Monday, June 21, 2010

More on Cap-and-Trade

Given the unemployment rate and the awful domestic and international government budget situations, it becomes particularly salient to point out that no country has ever thrived economically on restricted energy demand. In fact, one reason why the US manufacturing base could grow so much more than similarly developed countries over the 50s+ is that the US had much cheaper energy than everyone else and they could supply it themselves for a long time (this is, of course, only one factor among many). Electricity usage is often used to measure the accuracy of government headline growth numbers, because a lot of second and third world countries (USSR and China the largest among them) just lie about their GDP numbers, and electricity usage correlates almost one-to-one with growth and is harder to fake.
Greater efficiency of energy use is a good thing, and there's definitely a lot of low-hanging fruit, but it's not enough - either you have to restrict yourself economically (very bad for jobs, international security, etc) or you have to develop an alternative that is cost-competitive with fossil fuels without subsidy. If you start curbing productive emissions before there's a replacement ready, you may actually stymie long term efforts because it's hard to justify pouring money into R&D when nobody has a job, even if that's the economically optimal outcome on a societal level. What I'm saying is that whatever demand-side improvements you'd like to see, the big step has to be on the supply side, and that's not perfectly stimulated by demand-side reforms like cap-and-trade.
Given that, what you'd ideally want to see is a high cap (perhaps only 5% or 10% less than what we emit right now) that's reduced over time (so corporations see value in improving efficiency but productive emissions keep going). This has the potential to be a logistical nightmare, so there needs to be a method of measurement that's not SarbOx-style costly for small businesses. If there's no logistical mechanism to spare small businesses, then you need to restrict your carbon taxation/cap to large companies only. It also needs to be able to assess imports. You're still going to lose some jobs to locales without carbon taxation overseas (largely in export-driven industries), but it's almost unavoidable if you're capping anything at all (if there are better ways to spur energy efficiency, let me know, because it seems that improving low-hanging fruit-style energy usage consists of projects that are either a) not efficient from a project-cost or management-time perspective or b) subject to significant institutional inertia or lack of focus).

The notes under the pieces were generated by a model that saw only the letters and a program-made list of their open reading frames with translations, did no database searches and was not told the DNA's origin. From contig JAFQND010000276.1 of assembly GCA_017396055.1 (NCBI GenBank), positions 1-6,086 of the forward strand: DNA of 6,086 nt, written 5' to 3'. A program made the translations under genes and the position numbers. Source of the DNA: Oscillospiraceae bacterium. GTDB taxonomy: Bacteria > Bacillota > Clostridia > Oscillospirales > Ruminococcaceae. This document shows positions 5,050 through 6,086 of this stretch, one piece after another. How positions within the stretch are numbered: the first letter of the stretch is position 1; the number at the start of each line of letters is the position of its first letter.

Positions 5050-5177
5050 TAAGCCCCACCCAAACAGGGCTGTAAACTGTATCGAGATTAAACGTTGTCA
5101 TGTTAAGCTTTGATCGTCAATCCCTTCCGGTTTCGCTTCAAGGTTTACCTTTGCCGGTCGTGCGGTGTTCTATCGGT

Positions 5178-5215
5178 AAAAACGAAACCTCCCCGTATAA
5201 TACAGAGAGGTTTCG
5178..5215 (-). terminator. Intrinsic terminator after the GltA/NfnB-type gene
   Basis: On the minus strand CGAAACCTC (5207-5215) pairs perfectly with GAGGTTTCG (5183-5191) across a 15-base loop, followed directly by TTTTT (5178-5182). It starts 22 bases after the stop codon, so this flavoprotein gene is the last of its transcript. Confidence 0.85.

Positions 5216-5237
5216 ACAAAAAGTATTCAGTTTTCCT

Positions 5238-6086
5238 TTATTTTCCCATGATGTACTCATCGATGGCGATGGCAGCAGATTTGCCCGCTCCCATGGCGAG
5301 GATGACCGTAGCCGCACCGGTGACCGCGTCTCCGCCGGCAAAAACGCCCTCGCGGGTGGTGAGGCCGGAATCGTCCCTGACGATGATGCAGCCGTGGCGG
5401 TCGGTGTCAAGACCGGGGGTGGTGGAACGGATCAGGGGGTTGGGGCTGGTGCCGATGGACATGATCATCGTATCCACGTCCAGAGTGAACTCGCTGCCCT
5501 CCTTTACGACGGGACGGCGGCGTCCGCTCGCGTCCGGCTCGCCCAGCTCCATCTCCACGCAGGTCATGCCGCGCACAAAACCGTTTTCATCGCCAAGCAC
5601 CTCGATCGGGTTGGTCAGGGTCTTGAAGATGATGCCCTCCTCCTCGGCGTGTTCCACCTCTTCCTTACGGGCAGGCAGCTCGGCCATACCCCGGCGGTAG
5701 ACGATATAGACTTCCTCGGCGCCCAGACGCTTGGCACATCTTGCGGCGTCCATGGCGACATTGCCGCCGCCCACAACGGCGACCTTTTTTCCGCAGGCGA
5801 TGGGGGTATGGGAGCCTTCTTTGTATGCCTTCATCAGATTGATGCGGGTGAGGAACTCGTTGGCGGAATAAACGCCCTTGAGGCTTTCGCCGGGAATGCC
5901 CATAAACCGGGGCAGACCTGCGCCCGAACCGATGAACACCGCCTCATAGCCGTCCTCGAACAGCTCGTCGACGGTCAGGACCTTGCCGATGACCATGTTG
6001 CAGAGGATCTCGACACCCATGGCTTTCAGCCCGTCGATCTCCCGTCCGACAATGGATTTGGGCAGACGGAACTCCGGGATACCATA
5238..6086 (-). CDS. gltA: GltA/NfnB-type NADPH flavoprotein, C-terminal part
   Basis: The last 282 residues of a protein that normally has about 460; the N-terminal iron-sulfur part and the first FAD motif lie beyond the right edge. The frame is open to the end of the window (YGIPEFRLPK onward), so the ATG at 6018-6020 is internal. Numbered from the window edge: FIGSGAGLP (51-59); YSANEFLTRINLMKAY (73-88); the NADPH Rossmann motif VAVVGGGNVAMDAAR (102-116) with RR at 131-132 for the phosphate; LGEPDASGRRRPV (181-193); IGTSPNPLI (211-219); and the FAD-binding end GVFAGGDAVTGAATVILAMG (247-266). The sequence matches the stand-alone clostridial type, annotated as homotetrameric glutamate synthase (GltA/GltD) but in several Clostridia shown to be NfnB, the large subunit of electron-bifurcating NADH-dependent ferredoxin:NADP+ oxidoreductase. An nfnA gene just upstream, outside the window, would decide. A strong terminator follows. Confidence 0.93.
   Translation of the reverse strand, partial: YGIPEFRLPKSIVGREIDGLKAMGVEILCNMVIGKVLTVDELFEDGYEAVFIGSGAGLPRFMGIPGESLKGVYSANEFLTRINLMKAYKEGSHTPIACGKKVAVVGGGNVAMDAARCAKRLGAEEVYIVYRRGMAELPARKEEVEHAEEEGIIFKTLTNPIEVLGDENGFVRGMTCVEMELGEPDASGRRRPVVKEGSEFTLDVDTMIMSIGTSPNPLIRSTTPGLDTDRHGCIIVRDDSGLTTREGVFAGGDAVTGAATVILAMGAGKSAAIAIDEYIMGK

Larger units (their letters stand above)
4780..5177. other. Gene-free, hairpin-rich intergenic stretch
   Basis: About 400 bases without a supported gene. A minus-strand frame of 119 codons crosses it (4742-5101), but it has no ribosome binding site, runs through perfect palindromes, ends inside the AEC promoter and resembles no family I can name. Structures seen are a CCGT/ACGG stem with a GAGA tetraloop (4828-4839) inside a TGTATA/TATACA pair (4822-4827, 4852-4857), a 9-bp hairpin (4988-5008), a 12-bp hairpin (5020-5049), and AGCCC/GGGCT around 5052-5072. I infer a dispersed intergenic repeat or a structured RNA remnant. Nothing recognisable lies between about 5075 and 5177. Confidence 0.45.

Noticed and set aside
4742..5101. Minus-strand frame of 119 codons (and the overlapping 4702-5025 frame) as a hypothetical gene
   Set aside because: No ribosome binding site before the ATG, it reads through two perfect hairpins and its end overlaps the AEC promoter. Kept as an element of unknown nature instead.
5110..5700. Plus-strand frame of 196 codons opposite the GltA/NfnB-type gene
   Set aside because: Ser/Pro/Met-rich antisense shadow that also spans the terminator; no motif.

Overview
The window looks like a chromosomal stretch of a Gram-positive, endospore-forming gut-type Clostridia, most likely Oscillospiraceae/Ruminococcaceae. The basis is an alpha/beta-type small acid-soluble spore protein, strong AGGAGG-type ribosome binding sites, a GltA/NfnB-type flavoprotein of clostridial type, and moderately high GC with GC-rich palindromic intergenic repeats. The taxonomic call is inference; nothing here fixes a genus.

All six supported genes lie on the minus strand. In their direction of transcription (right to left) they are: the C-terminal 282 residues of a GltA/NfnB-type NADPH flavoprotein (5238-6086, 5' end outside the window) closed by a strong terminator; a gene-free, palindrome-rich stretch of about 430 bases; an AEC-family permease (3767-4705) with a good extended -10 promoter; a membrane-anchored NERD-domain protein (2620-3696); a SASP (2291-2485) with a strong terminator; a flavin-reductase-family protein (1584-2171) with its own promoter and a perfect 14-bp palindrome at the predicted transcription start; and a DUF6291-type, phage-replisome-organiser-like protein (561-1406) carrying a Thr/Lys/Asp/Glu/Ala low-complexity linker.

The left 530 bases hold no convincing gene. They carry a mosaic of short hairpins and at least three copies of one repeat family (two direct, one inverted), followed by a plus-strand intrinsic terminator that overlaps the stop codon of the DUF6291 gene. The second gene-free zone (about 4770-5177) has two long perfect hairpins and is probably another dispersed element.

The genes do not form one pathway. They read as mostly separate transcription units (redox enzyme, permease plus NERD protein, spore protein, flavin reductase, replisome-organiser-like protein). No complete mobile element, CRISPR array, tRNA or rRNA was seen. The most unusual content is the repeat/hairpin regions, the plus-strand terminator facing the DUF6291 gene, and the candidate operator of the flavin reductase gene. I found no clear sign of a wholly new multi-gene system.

This needs to be accompanied by a lot of spending quickly on things like a smart grid and R&D tax credits (which are actuallly getting eliminated as part of the expiration of the Bush tax cuts) and subsidies to gas stations to put in battery charging stations/hydrogen tanks/natural gas tanks. It's funny that we're spending so much on genuinely atrocious and unproductive stimulus when we actually have a bunch of useful stimulus right in front of us.
I'm actually a really big fan of the Pickens plan - take the natural gas we use in electricity and shift it to fueling the car fleet, and replace that electricity production with wind. Both wind and solar will require a lot of grid upgrades to be viable but grid work is textbook "good" government spending on a legitimate public good.
The pity politically is that the climate-change activists keep framing this in terms of climate change. Whether or not you think climate change can be averted by US climate action (Although we certainly have to try, I reserve judgment on that, because we're not the only country of interest here), reducing oil imports at the very least would have substantial security benefits and economic currency/trade deficit and indirect budget deficit benefits, and reducing oil imports and reducing carbon emissions necessarily have to go hand-in-hand. The downside of not acting is way worse than the downside of acting, but by framing this as an environment issue instead of a "this is how we fight Chinese currency dominance and save our jobs!" issue or a "this is how we stop financing terrorism" issue or something along the lines, you're gonna have the same hackneyed crap coming out of both parties. You're also much more likely to get Republicans on board if you acknowledge that natural gas (lower emissions per energy unit than coal or oil) has to be part of the solution, and that a lot of major oil-producing states are going to benefit from wind power (which is what makes the Pickens plan so beautiful politically, if it were framed correctly).

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